Battleship Game Drawing Phase
An uninterrupted session of 246 25 minutes of drawing process shaped hours and mere play a priori.
Once the time of drawing was concluded the wall was drilled making literal use of the sinking of the fleet and destruction of that one. The video game screen breaks down to interact with the world itself. Potential energy that in kinetics turns the game to exhaustion. Idea, image, work and redoubt seem to merge entropically without knowing very well where one ends and the other begins.
At first I wanted to get rid of the pieces of "debris", committed to living the work without subjecting it to residue, redoubt, object. But everything was more elastic, and I understood that at that moment it began: in its demolition, demolition, catastrophe, sinking. The body (is) restarts and can be offered, proof of something that was and has been revealed. It can be returned to the sea, if in the idea of ship was already there.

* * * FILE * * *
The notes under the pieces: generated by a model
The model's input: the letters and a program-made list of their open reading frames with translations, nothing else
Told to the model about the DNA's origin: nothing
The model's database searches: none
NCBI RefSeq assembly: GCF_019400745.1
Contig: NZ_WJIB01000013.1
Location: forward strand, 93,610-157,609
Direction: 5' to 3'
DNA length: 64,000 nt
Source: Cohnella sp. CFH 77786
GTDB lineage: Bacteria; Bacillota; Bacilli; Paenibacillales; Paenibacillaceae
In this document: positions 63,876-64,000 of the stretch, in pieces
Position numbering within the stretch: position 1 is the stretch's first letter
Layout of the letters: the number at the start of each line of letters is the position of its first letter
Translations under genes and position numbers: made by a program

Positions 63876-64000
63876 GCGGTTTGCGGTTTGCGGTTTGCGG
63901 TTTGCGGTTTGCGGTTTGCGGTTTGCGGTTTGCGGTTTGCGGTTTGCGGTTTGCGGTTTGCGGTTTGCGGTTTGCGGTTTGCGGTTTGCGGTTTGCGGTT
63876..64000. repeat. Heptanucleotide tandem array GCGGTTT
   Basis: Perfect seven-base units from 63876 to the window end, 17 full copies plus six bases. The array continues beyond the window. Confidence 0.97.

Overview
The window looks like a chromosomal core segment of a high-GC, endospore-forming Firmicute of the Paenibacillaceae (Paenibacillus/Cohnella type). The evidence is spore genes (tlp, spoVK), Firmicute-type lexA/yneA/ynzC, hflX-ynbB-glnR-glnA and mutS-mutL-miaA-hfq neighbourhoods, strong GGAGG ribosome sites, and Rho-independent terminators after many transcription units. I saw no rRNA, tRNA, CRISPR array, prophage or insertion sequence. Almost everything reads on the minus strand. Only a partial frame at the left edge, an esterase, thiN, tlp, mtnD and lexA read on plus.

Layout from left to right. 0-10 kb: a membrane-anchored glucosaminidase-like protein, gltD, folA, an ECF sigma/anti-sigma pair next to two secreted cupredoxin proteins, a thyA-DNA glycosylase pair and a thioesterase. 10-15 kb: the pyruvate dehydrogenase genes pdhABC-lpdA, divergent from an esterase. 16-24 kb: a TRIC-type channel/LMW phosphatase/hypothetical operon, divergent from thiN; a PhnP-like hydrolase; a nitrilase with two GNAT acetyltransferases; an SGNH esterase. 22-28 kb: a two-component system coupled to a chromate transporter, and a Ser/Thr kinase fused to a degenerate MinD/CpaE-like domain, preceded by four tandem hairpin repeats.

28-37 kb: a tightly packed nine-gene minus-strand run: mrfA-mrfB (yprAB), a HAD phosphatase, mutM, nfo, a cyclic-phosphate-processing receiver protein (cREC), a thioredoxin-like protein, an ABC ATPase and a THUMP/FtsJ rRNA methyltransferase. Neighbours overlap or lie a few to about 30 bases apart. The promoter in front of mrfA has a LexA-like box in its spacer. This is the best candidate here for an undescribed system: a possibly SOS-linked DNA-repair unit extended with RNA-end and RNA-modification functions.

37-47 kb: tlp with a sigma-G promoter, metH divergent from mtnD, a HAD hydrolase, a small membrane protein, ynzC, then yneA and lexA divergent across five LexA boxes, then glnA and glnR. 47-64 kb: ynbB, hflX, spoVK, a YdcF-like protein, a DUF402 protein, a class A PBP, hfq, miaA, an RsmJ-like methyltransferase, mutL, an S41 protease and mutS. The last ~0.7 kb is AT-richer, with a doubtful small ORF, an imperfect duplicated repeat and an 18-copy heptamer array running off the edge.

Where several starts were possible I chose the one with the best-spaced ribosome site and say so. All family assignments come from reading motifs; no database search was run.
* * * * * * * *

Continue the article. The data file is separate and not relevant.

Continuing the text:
Research in the vertical and opaque form of a missing architecture as a legibility structure.
On these walls I draw and shape images of the surrounding environment. The drawing elements maintain, serene, representations of landscapes, animals, boats or schemes and graphics.
Dance whose rhythm is marked by the needs of the drawing that, through movements, gestures and small accents, causes interaction with things (as perception of objects). Things, allowing us to remain "real", appear as stable symbols of what, for the moment, we can trust (before knowing them as parts of a hologram detached from the limits of the universe).
HD Video I Battleship Game, Drawing Phase 4:10’25”
HD Video II Battleship Game, Drilling Phase 3’40”
Thus, it could be said that drawing is a register of behaviors and attitudes that become something else in the very act of its materialization. Something is perceived - from the act of dance or the practice of an attitude pushed by the attempt to be - through drawing. Assuming the possibility of error in each new impulse as an "interruption of the false and installation of an area of freedom" (Rebecca Schneider, 2010). Even when you are standing still you are in motion, so you move constantly, you don't pose.